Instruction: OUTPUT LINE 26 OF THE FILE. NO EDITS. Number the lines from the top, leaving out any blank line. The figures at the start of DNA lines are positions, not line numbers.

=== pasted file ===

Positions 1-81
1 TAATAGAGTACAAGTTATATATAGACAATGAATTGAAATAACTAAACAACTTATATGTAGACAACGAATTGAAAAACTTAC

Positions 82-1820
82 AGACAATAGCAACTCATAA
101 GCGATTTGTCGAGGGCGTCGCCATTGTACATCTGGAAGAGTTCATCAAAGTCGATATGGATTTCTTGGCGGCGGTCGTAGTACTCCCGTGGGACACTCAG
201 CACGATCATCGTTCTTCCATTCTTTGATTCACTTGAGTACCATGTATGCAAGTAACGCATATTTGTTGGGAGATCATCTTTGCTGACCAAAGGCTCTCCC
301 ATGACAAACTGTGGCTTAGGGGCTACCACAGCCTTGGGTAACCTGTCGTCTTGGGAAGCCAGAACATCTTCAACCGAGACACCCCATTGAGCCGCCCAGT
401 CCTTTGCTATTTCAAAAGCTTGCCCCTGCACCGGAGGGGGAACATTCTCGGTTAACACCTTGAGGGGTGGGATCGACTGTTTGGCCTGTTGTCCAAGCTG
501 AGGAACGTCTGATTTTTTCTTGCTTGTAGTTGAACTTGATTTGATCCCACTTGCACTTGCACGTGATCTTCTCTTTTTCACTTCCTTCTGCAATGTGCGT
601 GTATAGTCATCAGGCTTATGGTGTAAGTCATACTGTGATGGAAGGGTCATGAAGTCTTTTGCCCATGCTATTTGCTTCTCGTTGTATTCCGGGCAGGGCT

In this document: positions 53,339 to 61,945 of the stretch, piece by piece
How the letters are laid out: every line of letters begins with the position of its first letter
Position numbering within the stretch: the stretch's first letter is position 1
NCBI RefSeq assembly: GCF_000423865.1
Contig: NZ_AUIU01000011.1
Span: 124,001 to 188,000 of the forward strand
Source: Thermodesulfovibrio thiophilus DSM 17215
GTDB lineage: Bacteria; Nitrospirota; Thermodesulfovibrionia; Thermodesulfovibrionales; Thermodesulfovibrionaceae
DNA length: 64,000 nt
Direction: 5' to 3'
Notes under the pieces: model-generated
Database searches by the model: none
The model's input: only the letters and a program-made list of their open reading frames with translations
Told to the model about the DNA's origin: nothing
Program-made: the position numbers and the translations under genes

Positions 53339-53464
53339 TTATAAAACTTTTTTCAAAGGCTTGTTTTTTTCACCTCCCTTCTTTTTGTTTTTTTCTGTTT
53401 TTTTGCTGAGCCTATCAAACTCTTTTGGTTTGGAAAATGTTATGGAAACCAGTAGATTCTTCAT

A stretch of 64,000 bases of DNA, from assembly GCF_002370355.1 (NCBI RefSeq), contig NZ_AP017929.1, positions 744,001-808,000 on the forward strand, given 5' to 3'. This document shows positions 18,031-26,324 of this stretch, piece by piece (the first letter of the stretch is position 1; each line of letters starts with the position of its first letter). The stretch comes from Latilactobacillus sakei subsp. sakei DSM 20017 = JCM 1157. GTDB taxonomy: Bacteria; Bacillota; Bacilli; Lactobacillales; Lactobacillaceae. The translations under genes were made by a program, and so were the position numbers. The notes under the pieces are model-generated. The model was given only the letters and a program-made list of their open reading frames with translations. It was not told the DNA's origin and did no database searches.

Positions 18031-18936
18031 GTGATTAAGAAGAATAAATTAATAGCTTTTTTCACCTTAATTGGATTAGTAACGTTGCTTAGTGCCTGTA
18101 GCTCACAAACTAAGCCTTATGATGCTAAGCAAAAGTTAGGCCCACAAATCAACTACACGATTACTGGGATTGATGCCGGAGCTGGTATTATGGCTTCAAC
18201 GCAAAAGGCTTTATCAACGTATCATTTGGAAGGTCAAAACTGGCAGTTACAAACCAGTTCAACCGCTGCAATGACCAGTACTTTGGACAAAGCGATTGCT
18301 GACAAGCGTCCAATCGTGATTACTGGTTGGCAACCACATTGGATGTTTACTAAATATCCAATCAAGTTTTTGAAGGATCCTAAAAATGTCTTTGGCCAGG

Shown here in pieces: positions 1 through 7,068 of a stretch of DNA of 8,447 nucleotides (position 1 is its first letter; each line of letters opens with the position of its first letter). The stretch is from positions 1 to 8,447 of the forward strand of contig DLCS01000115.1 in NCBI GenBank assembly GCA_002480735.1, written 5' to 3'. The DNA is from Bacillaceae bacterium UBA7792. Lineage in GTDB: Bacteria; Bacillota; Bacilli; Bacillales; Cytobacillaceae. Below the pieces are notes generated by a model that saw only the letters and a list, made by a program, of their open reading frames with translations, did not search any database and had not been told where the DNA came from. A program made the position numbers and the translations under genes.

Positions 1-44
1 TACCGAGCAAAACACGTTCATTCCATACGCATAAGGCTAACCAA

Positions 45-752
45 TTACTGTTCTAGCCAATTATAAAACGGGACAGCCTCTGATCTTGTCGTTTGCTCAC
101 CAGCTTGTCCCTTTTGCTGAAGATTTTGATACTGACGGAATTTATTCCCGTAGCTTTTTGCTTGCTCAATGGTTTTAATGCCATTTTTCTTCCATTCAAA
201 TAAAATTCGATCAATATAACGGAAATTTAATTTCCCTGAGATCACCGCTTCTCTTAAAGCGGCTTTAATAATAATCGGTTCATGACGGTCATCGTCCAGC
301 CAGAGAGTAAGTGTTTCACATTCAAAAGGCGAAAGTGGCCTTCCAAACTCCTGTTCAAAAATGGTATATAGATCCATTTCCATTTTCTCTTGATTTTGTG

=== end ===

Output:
Positions 53339-53464